Capital contibutions prop firms

Discussion in 'Prop Firms' started by DLama, Dec 21, 2007.

  1. DLama


    Generally speaking, and I hope this doesn't sound cynical, but if you are a new and unknown quantity to a prop firm and you decide to put up say $25-50K so as to get a bigger split of the profits (90-100%), wouldn't the firm likely cut you loose if you lost your stake, before the firm was in too much of a position of losing their own capital? So effectively, their "backing you" for leverage purposes only (and of course to make commissions)
  2. Pretty much. It's about the risk. There are some variations, but for the most part, there are two business models. The firm backs the trader, taking on responsibility for the losses in exchange for a higher percentage of the profits, or the trader deposits money to cover the losses in exchange for a higher percentage of the profits. The firm will make commissions either way, sometimes it'll be less if you have more risk capital up.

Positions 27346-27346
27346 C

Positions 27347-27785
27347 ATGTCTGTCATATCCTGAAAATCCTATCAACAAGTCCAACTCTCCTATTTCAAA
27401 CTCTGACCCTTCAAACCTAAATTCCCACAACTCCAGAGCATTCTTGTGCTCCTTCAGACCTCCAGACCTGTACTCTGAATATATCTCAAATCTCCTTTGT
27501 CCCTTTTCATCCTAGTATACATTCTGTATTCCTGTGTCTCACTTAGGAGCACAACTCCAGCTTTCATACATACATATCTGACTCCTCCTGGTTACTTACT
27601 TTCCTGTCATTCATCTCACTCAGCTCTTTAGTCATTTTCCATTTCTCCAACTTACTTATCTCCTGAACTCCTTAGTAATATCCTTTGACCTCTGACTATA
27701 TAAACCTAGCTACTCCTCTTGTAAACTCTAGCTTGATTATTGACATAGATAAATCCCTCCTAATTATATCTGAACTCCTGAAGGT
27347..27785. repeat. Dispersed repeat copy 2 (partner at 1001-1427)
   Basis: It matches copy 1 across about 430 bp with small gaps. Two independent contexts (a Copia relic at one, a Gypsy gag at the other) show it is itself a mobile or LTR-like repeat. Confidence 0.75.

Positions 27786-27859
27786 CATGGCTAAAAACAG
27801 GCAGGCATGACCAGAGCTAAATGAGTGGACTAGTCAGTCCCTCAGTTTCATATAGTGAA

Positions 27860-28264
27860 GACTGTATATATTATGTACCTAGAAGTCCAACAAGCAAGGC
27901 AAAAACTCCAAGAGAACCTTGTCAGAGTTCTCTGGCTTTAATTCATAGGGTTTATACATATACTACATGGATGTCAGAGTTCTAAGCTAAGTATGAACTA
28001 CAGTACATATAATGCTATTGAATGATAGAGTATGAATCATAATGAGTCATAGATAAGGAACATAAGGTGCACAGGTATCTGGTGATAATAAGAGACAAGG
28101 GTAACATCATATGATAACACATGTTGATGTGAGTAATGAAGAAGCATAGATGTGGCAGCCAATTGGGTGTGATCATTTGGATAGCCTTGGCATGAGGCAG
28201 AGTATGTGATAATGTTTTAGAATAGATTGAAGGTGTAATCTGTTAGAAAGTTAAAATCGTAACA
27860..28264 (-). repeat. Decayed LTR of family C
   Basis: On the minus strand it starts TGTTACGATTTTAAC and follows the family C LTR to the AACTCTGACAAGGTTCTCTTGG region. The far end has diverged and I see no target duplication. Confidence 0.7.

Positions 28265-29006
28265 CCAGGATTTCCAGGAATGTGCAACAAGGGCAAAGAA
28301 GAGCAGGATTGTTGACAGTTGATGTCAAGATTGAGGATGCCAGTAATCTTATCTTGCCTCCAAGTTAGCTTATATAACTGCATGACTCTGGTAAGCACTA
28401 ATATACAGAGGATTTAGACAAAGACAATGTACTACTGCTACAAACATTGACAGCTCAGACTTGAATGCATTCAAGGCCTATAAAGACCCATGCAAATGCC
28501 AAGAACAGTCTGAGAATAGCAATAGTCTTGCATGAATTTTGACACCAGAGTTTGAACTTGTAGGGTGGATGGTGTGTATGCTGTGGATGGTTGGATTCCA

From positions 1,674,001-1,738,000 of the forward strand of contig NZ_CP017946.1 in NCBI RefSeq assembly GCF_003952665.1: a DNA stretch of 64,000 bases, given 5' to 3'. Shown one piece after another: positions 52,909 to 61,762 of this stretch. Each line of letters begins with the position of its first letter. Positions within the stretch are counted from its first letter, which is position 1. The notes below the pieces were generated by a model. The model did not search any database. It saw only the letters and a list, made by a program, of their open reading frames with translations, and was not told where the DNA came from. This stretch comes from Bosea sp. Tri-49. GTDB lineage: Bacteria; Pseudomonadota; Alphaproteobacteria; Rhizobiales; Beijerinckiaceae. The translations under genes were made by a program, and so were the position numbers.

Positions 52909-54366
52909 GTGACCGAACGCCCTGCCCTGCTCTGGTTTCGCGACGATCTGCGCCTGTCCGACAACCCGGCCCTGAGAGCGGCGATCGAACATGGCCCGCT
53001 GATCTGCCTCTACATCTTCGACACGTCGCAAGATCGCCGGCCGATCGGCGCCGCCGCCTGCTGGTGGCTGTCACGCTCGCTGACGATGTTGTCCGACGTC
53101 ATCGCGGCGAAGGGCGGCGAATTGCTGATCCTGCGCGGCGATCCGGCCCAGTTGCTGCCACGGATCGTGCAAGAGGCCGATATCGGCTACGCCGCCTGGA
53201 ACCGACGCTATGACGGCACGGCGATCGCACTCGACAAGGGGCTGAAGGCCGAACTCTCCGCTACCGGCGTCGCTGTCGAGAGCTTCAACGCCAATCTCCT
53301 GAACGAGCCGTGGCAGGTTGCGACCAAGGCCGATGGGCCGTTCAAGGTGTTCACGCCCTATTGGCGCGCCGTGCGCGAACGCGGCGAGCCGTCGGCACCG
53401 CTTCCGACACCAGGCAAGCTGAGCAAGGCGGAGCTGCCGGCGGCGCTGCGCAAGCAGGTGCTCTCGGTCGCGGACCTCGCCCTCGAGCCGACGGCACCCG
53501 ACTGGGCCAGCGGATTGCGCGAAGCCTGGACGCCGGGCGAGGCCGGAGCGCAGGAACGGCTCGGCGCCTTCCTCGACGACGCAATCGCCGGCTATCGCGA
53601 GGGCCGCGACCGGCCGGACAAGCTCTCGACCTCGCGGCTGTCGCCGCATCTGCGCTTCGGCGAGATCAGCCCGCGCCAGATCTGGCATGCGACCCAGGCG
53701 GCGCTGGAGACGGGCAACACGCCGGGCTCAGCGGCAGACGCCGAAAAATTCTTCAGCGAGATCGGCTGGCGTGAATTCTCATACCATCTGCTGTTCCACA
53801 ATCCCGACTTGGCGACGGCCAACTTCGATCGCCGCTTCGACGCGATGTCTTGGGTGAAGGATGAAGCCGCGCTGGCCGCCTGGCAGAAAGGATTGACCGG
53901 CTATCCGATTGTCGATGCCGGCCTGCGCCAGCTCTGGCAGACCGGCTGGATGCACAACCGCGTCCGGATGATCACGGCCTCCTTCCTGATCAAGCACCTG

Generally, the only way you can lose more money trading than the firm is making in commissions off of you is if you have enough capital to cover the losses.
  3. It's a whole different mind set than the "no money up" type firms. Our traders are running their business within our framework, using our capital to trade with, and keeping 100% of their trading profits.

    If you make money, why pay a firm $5,000 or more each month in lieu of putting up money?

    The "no money up" guys that are left, cerainly won't let you stay more than a couple of months if you're not generating profits to them via your share of commissions or profits.

    One is an "employee" type relationship. Ours (for example) is an independent trader relationship.

    And, when you leave your money in the account, month after month, you are putting money up anyway, right?